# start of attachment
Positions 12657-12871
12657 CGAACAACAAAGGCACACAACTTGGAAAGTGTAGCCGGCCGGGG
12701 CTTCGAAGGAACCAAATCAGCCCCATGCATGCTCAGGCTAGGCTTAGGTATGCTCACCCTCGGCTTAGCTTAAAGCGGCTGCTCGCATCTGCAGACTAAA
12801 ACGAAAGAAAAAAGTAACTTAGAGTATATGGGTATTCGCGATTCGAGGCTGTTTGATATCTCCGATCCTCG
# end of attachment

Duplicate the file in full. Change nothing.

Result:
Positions 12657-12871
12657 CGAACAACAAAGGCACACAACTTGGAAAGTGTAGCCGGCCGGGG
12701 CTTCGAAGGAACCAAATCAGCCCCATGCATGCTCAGGCTAGGCTTAGGTATGCTCACCCTCGGCTTAGCTTAAAGCGGCTGCTCGCATCTGCAGACTAAA
12801 ACGAAAGAAAAAAGTAACTTAGAGTATATGGGTATTCGCGATTCGAGGCTGTTTGATATCTCCGATCCTCG